Another part of the Ohio Bill of Rights that jumped out at me was #4 Bearing arms; standing armies: military power. The people have the right to bear arms for their defense and security; by standing armies, in time of peace, are dangerous to liberty, and shall not be kept up; and the military shall be in strict subordination to the civil power. Now this was written in 1851, not that long ago. And when reading it I can’t help but think of the Roger Stone case and the corruption we have seen at the level of the FBI under James Comey and Andrew McCabe. Granted, these actions were not in Ohio, Stone was arrested in Florida and the core of the FBI characters were likely regulated by other constitutional parameters not specific to Ohio, but the intent behind the language could not be clearer. A standing army in times of peace tends to breed corruption, when a police state is established where they represent the arm of a corrupt government and they have power over people who don’t, bad things tend to happen, and we see it all the time. I find this portion of the Ohio Bill of Rights to be particularly potent in establishing legal precedent. Government even at the level of the Supreme Court of the state or at the federal level cannot trump this basic premise with case-law assumptions. Because if we have to abolish the government for whatever reason the grounds for doing so revert back to this basic foundation of law in Ohio for which we all agree is the law of the land.

Maybe this is why the Ohio Constitution isn’t more publicized. I’m sure I read these things before, but in the context of our modern times they are much more distinct than their federal brother. Later during the progressive era of 1912 there were amendments to the Ohio Constitution which complicate things a bit, but essentially the 1851 version is the law of the land, so why don’t more people know this stuff? It should be more broadly broadcast not just through the state of Ohio, but in other states trying to understand the foundations of their own government. I mean without question the State of Ohio evokes the privileges of eminent domain and public welfare rights in regard to private property as written in the 1851 Ohio Constitution, so why not apply the same to the #2 and #4 section of the Preamble where gun rights are the obvious emphasis? The obvious answer of course is that much of the Constitutions that make our country what it is at both the federal level and the level of the state are interpreted by government employees for the benefit of themselves. But behind it all is the expectation that the people for whom the constitutions are written are expected to enforce justice when needed, and in these modern times, it looks like its needed. There are worse things than violence in a society, and that is a civilization that is just asleep at the wheel and has lost itself to the powers of government reverting back to an aristocratic existence. It is far more dangerous to become an overly compliant society that has lost its freedoms than to take up arms to remove corruption from office. Just a few things to think about as we learn more about how our government really operates and what little respect they have for our current president or the people who put him in office.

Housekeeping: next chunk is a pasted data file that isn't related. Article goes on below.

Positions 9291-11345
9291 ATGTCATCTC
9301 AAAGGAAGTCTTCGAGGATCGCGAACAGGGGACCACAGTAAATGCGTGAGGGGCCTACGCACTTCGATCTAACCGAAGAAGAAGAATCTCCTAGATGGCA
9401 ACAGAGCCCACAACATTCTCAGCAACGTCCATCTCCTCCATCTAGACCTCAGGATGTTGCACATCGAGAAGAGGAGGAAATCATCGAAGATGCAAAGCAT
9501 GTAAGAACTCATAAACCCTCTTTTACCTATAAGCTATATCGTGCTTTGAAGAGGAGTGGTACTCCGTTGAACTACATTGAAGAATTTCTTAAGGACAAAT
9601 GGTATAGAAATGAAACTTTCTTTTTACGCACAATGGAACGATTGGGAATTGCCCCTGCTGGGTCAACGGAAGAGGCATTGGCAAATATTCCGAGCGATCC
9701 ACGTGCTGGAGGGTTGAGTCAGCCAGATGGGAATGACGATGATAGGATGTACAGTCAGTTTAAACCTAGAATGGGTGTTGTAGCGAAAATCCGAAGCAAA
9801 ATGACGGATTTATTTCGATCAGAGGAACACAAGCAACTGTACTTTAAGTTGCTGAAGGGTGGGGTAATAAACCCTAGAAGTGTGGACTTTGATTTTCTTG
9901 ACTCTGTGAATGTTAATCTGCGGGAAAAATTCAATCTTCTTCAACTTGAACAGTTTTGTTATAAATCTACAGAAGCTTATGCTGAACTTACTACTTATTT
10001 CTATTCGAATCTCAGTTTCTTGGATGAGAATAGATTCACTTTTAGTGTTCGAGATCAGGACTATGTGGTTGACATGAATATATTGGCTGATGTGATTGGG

Rich Hoffman